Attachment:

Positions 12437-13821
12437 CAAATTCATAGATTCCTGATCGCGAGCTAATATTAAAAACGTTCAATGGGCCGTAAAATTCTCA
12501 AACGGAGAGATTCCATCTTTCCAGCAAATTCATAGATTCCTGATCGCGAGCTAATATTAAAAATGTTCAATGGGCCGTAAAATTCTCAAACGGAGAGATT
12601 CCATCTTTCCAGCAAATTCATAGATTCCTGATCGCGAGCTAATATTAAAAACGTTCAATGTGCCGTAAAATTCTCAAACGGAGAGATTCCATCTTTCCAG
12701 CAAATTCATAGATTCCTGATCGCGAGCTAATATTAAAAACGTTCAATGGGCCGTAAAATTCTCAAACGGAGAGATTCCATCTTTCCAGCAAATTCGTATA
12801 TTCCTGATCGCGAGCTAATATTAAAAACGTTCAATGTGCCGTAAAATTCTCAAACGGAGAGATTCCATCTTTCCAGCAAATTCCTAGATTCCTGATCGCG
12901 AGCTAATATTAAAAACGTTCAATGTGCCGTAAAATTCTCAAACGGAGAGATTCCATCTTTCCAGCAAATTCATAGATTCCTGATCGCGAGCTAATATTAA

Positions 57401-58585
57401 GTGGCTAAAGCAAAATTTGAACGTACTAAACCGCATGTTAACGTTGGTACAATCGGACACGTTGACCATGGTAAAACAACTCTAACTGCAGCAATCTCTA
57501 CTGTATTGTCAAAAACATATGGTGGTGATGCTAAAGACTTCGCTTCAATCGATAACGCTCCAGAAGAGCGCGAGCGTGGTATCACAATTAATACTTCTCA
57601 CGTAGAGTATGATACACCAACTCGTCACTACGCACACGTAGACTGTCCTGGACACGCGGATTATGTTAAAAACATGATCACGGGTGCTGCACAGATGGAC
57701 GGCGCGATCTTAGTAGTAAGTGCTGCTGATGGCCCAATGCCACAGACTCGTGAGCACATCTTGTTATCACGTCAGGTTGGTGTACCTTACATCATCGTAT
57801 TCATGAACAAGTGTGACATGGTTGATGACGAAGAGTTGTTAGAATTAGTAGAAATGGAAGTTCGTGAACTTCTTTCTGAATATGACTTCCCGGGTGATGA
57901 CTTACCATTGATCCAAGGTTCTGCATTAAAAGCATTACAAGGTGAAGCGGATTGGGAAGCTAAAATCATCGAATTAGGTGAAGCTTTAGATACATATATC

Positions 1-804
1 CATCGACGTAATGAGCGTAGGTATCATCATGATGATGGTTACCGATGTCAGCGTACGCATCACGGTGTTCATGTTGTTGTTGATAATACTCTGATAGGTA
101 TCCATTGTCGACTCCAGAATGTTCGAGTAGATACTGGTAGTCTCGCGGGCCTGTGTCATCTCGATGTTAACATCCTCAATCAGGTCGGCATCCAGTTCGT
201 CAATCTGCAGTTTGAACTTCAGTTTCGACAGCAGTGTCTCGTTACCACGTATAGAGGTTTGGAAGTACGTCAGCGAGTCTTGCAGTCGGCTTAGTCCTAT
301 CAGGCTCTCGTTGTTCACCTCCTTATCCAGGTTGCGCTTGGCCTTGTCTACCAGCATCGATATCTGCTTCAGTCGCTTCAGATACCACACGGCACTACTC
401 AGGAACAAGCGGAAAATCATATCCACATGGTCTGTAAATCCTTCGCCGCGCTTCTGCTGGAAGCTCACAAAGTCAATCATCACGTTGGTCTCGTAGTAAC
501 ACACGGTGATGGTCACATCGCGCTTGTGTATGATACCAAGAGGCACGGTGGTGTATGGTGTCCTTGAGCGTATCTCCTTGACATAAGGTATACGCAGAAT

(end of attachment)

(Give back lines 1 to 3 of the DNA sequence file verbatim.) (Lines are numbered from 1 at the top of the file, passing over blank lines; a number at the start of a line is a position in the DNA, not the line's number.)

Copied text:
Positions 12437-13821
12437 CAAATTCATAGATTCCTGATCGCGAGCTAATATTAAAAACGTTCAATGGGCCGTAAAATTCTCA
12501 AACGGAGAGATTCCATCTTTCCAGCAAATTCATAGATTCCTGATCGCGAGCTAATATTAAAAATGTTCAATGGGCCGTAAAATTCTCAAACGGAGAGATT